Today, the long-anticipated investigation into Penn State corruption/child abuse coverup was released. It's... devastating, and will likely have major ramifications for the legacy of the late Joe Paterno:
Penn State football coach Joe Paterno and other university leaders "repeatedly concealed critical facts relating to Sandusky’s child abuse" from authorities, according to Louis Freeh, the former FBI director who conducted an investigation for the university in the Jerry Sandusky sex abuse scandal.
Freeh also found that "although concern to treat the child abuser humanely was expressly stated, no such sentiments were ever expressed" by university officials, including Paterno and the university president, for Sandusky’s victims. [Report finds Penn State president, Paterno concealed facts about Sandusky sex abuse, By Bill Dedman, msnbc.com, July 12, 2012]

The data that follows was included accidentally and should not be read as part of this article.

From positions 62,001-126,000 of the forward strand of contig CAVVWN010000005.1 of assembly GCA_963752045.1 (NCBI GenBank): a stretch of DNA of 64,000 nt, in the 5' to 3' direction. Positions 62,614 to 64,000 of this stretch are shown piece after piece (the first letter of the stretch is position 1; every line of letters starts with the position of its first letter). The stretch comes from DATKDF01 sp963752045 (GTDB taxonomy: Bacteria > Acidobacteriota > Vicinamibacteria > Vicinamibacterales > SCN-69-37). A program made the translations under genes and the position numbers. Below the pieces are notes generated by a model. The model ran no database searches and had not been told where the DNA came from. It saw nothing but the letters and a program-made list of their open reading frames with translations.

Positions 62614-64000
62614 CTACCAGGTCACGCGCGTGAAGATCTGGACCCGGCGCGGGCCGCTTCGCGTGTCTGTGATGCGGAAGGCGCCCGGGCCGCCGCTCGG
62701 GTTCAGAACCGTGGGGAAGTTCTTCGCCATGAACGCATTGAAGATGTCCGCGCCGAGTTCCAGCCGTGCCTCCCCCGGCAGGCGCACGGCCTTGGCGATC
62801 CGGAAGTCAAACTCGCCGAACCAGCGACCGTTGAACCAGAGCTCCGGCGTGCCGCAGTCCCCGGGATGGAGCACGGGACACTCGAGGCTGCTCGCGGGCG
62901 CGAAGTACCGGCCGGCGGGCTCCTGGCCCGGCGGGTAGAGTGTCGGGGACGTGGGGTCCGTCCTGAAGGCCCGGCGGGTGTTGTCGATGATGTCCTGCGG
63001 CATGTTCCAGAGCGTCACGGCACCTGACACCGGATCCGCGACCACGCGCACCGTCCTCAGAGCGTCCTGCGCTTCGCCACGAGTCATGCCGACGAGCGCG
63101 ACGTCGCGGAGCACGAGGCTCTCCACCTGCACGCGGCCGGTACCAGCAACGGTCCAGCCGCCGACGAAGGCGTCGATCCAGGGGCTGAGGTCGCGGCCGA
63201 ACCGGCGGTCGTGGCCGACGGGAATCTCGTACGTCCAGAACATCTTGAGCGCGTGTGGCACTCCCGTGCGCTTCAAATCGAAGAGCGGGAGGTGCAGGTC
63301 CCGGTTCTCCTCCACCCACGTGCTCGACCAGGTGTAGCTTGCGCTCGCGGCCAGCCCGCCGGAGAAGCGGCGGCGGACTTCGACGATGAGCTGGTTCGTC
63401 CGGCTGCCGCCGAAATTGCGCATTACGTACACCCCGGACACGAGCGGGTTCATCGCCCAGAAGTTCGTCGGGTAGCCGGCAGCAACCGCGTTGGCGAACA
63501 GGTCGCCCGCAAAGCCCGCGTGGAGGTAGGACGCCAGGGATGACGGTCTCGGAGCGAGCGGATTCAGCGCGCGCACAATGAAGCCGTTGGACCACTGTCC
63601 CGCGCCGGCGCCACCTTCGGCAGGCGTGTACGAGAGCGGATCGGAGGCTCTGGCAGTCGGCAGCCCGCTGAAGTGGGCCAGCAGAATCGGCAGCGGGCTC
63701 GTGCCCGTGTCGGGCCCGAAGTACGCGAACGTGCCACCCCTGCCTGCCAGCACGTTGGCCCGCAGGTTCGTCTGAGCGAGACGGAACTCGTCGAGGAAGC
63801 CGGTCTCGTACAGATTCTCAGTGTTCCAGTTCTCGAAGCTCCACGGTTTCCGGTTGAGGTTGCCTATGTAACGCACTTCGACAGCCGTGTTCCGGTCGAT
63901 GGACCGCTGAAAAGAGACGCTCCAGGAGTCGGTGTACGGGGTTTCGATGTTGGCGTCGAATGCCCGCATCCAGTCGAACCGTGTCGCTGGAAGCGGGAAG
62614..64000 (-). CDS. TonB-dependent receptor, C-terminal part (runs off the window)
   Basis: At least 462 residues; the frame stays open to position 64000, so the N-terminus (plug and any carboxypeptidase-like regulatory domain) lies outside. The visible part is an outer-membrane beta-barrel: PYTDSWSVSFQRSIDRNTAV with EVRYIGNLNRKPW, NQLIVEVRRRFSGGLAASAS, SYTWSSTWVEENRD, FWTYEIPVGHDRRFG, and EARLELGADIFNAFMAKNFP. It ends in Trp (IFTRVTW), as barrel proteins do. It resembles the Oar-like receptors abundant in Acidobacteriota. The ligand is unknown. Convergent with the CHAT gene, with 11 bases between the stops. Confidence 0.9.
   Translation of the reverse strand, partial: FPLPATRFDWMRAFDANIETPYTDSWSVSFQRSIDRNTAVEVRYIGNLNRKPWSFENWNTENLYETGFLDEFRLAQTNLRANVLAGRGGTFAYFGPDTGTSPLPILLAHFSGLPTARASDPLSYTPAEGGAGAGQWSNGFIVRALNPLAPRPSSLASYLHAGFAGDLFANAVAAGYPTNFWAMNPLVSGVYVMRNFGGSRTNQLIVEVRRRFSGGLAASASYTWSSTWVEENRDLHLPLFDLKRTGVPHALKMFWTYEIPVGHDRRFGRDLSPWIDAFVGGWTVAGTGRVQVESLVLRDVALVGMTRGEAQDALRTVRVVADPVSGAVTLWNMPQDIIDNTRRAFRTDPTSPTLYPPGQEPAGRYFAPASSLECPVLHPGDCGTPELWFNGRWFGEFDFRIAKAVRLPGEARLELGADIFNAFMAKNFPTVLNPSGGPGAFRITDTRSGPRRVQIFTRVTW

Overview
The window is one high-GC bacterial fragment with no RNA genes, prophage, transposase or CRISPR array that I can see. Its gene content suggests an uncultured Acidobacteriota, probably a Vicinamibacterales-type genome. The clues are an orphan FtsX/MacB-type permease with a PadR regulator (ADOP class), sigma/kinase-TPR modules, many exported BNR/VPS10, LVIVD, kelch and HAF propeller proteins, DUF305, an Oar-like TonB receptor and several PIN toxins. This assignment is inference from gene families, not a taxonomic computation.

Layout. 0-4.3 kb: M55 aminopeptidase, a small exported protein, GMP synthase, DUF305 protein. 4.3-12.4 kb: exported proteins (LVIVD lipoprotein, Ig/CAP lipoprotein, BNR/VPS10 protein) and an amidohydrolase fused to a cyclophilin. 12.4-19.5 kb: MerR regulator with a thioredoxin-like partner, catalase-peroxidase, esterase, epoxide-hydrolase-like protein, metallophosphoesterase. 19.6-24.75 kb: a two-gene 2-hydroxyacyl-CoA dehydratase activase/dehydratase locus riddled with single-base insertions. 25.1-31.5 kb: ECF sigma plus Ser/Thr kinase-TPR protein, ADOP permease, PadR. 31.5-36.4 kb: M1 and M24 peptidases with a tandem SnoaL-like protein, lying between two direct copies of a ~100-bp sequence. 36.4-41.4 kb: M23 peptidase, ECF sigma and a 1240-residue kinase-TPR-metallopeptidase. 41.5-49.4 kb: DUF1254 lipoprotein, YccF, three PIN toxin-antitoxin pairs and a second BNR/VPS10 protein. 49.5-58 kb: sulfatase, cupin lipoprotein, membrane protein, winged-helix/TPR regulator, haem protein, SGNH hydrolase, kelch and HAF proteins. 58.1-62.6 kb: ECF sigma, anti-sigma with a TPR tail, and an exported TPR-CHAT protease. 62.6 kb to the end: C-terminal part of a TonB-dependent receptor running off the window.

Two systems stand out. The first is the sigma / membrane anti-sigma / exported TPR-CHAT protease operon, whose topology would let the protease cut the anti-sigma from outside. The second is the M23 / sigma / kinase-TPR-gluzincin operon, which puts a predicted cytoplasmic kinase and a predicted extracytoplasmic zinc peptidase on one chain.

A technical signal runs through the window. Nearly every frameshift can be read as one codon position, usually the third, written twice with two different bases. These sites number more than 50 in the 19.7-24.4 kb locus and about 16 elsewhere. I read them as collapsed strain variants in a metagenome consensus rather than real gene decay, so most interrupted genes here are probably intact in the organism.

The avoidance of the consequences of bad publicity is the most significant, but not the only, cause for this failure to protect child victims and report to authorities. The investigation also revealed:
A culture of reverence for the football program that is ingrained at all levels of the campus community.
Its not just Penn State. As I noted in Joe Paterno And The Penn State Rape Scandal: Discrediting The Opiate Of America and Alabama’s Iron Bowl And Integration—Was Football Victory Worth It?, it is college football that is America's greatest opiate.
A "culture of reverence for the football program" exists on the campuses of Southeastern Conference (SEC), Atlantic Coast Conference (ACC), Big Ten, Big 12, Pac-14, and on the hallowed grounds of Notre Dame.
There's only one responsible thing to do in the wake of the Penn State scandal, and the numerous scandals that have engulfed the campuses of some of the top schools in America: Ban College Football.
Malcolm Gladwell even agrees.
You ban college football, instantly "the opiate of America" is diluted